The issue exhibitors had with the new rule revolves around the requirement to have an engineering stamp from the state where the event is being held, and the year the event is held. Many exhibitors have hanging signs that already have an engineering stamp, that is recognized nationally, making the state-specific stamp unnecessary. These stamps do not expire. As long as there is no structural change, it is unnecessary to have the element re-stamped every year.

No one is debating the need for safety at our shows. Rules like this, particularly when they’re implemented to address safety concerns, are nothing new to our industry. So let us break down why it is problematic for exhibitors, and the importance of all stakeholders working together to address these issues.



Beginning in August of 2023, exhibitors and their booth design partners, were being informed of the new requirement after they submitted their show service orders, or worse, when they began move-in onsite. In one instance that we’re aware of, the show management team made a point of emailing all their exhibitors and EAC (Exhibitor Appointed Contractor) partners, alerting them of the new rule. Although this notice was beneficial, the timing didn’t solve the difficulty exhibitors experienced in scrambling to acquire new engineering partners to stamp their previously approved rigging items.

Most exhibitors, in partnership with their exhibit house, spend 6-12 months before a show designing, building and preparing for the event. We often use the same materials for multiple shows and from year to year at the same show. We rely on the information in the service kit to be accurate so we can plan accordingly for the show and design our materials in accordance with the rules and regulations. Most importantly, many exhibitors have previously secured engineering stamps for their hanging signs. However, that stamp might’ve been secured for another show in a different city. Until a couple months ago, that stamp, no matter what state the engineer was from, was valid for the exhibitors’ trade shows. Finding out that a different engineering stamp is required, after the kit has been distributed and we’ve passed the planning phase, takes valuable time away from executing the build of the booth and can leave an exhibitor scrambling.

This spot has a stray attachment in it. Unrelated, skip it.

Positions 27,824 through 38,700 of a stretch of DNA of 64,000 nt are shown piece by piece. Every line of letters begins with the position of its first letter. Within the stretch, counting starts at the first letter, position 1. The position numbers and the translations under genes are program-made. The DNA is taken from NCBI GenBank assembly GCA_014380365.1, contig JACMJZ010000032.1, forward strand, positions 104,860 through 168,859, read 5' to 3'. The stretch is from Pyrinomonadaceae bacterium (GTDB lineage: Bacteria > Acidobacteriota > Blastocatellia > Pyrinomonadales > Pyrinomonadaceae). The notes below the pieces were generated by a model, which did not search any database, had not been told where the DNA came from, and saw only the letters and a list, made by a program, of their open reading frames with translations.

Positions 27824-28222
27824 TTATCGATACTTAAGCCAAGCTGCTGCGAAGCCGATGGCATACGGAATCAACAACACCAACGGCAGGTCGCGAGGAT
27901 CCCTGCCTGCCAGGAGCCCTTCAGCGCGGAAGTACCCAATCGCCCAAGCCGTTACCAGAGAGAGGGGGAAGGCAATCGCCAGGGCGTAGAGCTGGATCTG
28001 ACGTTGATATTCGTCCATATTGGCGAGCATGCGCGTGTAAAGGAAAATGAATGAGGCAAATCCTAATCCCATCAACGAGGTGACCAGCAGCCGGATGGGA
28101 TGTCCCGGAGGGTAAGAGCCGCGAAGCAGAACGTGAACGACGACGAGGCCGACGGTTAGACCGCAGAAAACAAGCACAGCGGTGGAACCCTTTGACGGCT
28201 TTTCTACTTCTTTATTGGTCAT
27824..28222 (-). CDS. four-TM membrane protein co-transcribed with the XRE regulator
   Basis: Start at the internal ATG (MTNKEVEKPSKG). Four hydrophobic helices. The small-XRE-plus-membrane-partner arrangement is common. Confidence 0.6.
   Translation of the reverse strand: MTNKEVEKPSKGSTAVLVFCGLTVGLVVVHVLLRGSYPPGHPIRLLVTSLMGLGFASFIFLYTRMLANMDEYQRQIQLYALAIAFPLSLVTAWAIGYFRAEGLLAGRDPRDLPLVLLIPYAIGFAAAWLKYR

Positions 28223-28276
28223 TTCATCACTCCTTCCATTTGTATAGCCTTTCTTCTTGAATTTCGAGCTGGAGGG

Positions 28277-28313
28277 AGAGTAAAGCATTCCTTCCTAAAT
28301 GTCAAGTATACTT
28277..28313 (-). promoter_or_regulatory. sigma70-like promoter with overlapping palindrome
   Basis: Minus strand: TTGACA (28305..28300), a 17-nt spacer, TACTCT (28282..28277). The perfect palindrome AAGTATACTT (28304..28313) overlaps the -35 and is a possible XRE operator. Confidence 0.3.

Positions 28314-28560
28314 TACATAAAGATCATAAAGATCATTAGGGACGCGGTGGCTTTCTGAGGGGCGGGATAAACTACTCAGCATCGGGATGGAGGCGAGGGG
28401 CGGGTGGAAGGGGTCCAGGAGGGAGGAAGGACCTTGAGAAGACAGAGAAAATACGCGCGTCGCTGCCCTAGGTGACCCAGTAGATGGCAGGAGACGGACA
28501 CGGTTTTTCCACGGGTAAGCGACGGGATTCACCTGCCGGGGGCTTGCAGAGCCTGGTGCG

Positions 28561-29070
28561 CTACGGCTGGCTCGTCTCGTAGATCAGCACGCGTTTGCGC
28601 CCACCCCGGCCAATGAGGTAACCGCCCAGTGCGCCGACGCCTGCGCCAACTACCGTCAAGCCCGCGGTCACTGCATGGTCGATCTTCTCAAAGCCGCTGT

The number one issue for exhibitors in our industry is rising costs. It is the number one reason exhibitors question the value of trade shows, downsize their participation level, and discontinue exhibiting altogether. When a rule like this is issued, it has cost implications to the exhibitor. If we haven’t planned for the expense, it can blow our budget. On top of other unpredictable costs associated with the trade show, these expenses can dramatically affect an exhibitor’s budget, not just for the show, but for their entire business. Exhibitors have told The Exhibitor Advocate that these unexpected costs have also put their jobs in jeopardy. These small changes can have big consequences.


Safety is the Top Priority

Everyone has a vested interest in ensuring the safety of the show floor. The Exhibitor Advocate will always support rules and regulations that are justified, maintain safety and create a better experience on the show floor.

Exhibitors have a responsibility to play their part in following rules and regulations. Show organizers have a responsibility to communicate those rules and regulations to their exhibitors and attendees. General Service Contractors have a responsibility to ensure the safety of the show. This is an ecosystem and we must work together to make it successful.

While keeping safety as the top priority, we have asked the GSC’s to revise the rule with the following considerations:

  • Accept the nationally recognized engineering stamps for these materials regardless of what state they were acquired
  • Accept engineering stamps regardless of the year they were acquired (assuming there are no structural changes to the equipment since the stamp was provided)
  • Include all rules and requirements for rigged materials in the show service kit.

We will continue to monitor the situation and report back to you when the rigging rule has been revised. Until then, if you have questions or concerns, we encourage you to speak to the Operations Team of your show organizer or contact The Exhibitor Advocate for additional support: